“Neither genuine existence, nor the good, are known or experienced fully . . . except in loving relationship with other subjects. You must listen respectfully to the other also if you seek to discover other points of view and come to know his never-ending newness. You must listen to him if you wish to see what he also expects of you and come to know more than just his existence as something different from that of the world, but also what is the good that he is looking for from you . . . The good he looks for from you and you from him, lies precisely in this: that each of you is for the other a source of newness, communion, and love. The evil is no longer evil when the other communicates with you and you with him. It is a good thing to be with the other ‘for better or for worse.’ In communion evil is overcome, for communion is a fulfillment of being. Moreover, the good is no longer good when you impose it on the other even though you do not love him and keep yourself away from communion with him . . . He needs your love and you need his . . . In the need he has for your love you verify your own genuine existence, and in the need you have for his love, you verify that he exists in a mode superior to that of objects . . . You find that you exist by reinforcing the other in his existence just as he exists by reinforcing you in your existence. Love means . . . remaining in communion” (D. Staniloae. 2000. The experience of God: The world: Creation and deification, p. 179).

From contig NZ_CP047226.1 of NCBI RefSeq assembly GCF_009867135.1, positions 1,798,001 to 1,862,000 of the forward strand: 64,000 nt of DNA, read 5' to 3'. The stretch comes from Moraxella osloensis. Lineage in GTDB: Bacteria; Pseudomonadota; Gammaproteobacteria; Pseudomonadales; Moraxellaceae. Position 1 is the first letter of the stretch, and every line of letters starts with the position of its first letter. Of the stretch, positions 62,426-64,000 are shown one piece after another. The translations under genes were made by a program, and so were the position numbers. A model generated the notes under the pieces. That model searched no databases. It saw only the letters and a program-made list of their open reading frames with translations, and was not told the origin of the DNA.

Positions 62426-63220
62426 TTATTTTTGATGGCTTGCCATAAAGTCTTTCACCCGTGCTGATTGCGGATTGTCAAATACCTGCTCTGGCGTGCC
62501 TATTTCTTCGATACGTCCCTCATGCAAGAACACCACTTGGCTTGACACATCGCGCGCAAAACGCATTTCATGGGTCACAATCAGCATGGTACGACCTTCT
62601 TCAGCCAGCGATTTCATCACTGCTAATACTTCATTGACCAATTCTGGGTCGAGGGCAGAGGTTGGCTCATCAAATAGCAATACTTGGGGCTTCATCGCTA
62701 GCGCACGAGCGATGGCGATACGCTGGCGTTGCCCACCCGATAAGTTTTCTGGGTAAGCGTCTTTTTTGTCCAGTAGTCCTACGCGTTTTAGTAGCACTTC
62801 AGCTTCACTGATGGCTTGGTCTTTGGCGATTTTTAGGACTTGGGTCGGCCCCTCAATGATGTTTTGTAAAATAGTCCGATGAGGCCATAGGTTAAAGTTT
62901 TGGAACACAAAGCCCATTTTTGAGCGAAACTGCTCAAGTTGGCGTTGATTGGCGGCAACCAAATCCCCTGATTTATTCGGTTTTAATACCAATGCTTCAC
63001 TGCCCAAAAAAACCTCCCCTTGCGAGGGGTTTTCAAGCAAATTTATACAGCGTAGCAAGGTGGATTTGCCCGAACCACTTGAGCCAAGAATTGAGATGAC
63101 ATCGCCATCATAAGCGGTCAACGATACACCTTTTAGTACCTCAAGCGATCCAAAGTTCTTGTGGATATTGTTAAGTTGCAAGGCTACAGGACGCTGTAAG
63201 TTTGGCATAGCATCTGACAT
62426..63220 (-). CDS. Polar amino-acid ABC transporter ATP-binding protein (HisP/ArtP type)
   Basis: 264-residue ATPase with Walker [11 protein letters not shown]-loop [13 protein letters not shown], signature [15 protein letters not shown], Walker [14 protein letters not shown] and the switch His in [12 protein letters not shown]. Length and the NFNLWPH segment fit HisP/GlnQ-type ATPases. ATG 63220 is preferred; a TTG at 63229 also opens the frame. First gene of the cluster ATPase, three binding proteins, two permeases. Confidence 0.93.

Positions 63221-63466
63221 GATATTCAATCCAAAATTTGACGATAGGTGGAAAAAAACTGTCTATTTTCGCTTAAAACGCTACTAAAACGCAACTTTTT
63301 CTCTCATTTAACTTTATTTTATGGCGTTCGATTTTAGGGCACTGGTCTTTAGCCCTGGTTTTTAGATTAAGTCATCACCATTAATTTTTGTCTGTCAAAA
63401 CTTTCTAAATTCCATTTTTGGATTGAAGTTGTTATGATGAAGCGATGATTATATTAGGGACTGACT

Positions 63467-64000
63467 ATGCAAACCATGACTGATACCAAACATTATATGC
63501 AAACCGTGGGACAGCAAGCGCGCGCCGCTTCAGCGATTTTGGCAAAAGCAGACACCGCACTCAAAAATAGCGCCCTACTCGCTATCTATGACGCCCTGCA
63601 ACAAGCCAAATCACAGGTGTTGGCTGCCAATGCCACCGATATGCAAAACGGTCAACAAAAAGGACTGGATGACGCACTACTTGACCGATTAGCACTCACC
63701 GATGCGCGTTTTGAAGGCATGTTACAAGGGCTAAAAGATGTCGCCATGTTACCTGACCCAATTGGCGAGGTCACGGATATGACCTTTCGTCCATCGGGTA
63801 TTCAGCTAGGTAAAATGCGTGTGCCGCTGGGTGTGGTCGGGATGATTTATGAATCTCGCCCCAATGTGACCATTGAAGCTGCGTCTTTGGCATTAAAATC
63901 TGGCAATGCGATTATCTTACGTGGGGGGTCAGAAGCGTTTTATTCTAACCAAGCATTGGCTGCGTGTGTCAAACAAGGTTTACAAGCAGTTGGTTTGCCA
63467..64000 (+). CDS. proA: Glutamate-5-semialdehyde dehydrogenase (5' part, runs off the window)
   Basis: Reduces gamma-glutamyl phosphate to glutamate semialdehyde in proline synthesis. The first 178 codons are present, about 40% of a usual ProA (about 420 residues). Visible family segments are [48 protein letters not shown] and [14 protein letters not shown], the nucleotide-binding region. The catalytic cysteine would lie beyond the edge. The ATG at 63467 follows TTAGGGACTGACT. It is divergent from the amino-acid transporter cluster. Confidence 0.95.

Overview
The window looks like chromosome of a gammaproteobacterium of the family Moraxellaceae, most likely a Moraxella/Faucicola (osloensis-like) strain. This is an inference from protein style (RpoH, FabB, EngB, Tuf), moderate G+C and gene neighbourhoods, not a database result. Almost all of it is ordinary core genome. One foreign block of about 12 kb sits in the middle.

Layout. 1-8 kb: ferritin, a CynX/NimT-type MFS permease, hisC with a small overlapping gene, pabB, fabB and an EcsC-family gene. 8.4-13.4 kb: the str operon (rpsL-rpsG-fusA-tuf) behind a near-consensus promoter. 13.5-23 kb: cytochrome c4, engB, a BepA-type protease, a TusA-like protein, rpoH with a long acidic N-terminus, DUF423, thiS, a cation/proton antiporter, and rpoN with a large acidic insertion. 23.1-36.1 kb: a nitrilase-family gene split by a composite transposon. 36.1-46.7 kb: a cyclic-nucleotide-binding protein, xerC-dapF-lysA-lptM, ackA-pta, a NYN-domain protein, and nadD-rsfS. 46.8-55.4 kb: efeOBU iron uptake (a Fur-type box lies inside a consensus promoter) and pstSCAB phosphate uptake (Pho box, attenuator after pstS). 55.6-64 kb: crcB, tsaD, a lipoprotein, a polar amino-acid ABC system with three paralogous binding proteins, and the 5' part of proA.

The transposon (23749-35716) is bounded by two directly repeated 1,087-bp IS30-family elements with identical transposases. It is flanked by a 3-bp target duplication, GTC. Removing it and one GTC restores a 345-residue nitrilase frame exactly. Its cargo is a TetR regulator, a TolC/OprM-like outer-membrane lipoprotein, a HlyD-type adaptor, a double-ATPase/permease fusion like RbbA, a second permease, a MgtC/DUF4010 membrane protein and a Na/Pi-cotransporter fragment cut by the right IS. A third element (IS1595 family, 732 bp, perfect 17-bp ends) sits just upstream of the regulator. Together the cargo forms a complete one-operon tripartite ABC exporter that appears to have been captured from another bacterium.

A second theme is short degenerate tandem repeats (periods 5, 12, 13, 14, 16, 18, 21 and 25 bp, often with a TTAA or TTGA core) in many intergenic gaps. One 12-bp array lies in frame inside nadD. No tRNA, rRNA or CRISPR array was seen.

“Only love, or communion in freedom is the source of good. Love alone can reinforce the existence of the two in common and only the decision that has its origin in love and its goal in love . . . serves what is genuinely good. The isolated decision made according to a rational norm established by the individual cannot do this” (p. 180).